- Probation. During the defendant’s probationary period, they did not violate any of the sex offender terms.
- Other charges. The defendant has not committed another felony during the time they were on the sex offender registry.
- No sexually violent tendencies. A court determined that the defendant likely poses no threat as a sexually violent person, and they face no pending charges for such a crime.
- The number of victims. There was not more than one victim in the original charge.
- The number of offenses. The defendant didn’t get convicted of more than one offense involving more than one victim.
- The seriousness of convictions. The defendant did not receive certain serious or violent convictions, such as sexual assault.
Once the defendant sends the petition to the courts, they may set a hearing and then notify the victim. The defendant may have to attend a hearing to determine if they will get removed from the National Sex Offender Registry. During this hearing, all parties involved could submit evidence indicating if they should get taken off the registry or not.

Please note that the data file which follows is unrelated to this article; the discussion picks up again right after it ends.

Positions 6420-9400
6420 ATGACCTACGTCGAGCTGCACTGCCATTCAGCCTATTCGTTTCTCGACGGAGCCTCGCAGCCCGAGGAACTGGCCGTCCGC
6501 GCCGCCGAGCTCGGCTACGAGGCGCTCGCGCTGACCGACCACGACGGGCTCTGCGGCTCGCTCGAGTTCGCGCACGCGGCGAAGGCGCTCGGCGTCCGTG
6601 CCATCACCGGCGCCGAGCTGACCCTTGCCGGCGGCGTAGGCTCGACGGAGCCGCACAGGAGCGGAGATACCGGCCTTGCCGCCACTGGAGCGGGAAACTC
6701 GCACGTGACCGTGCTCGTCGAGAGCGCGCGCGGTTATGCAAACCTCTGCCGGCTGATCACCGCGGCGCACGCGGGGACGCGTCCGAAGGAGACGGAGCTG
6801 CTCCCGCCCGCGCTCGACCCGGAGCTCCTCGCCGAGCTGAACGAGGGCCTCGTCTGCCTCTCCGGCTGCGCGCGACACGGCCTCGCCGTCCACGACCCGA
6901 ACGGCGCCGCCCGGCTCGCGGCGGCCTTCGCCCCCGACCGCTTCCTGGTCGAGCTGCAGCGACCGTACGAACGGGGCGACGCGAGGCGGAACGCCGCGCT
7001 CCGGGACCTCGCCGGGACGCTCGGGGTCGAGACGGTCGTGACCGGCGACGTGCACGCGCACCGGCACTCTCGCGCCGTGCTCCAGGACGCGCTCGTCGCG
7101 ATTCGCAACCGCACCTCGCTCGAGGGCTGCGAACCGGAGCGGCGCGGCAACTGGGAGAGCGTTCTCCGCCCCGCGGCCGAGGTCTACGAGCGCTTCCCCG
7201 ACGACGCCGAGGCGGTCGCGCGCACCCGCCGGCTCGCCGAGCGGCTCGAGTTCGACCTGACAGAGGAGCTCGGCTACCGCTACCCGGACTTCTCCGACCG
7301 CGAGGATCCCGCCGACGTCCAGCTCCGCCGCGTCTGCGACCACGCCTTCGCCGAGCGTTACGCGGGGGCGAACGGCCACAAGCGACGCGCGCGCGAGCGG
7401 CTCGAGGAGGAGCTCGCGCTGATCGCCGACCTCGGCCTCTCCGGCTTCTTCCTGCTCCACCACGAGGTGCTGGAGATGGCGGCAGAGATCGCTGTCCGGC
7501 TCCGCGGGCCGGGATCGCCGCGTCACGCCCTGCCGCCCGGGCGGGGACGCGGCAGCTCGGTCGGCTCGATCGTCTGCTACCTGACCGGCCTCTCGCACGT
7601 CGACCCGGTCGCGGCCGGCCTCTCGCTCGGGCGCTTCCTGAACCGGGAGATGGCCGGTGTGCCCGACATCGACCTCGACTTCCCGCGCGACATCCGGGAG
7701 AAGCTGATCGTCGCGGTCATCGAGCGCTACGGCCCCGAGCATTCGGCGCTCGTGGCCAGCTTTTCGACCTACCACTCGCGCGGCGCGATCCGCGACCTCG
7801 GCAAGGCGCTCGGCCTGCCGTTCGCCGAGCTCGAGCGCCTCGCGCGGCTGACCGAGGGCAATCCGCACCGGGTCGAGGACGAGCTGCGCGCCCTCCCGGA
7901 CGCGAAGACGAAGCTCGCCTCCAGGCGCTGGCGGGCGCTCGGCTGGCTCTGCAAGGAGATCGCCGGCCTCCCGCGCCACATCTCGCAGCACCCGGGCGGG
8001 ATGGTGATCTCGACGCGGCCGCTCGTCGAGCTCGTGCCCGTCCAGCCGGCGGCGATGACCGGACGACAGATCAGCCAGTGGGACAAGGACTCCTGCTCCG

If the defendant doesn’t meet any of the criteria above, the courts can deny their petition. The courts can also deny the petition if they believe it does not serve the public’s best interest to provide safety.
Contact a Criminal Defense Attorney Near You Today
If you face the intense penalties and consequences of furnishing harmful or obscene materials to a minor, you want a defense attorney by your side. Call a lawyer today.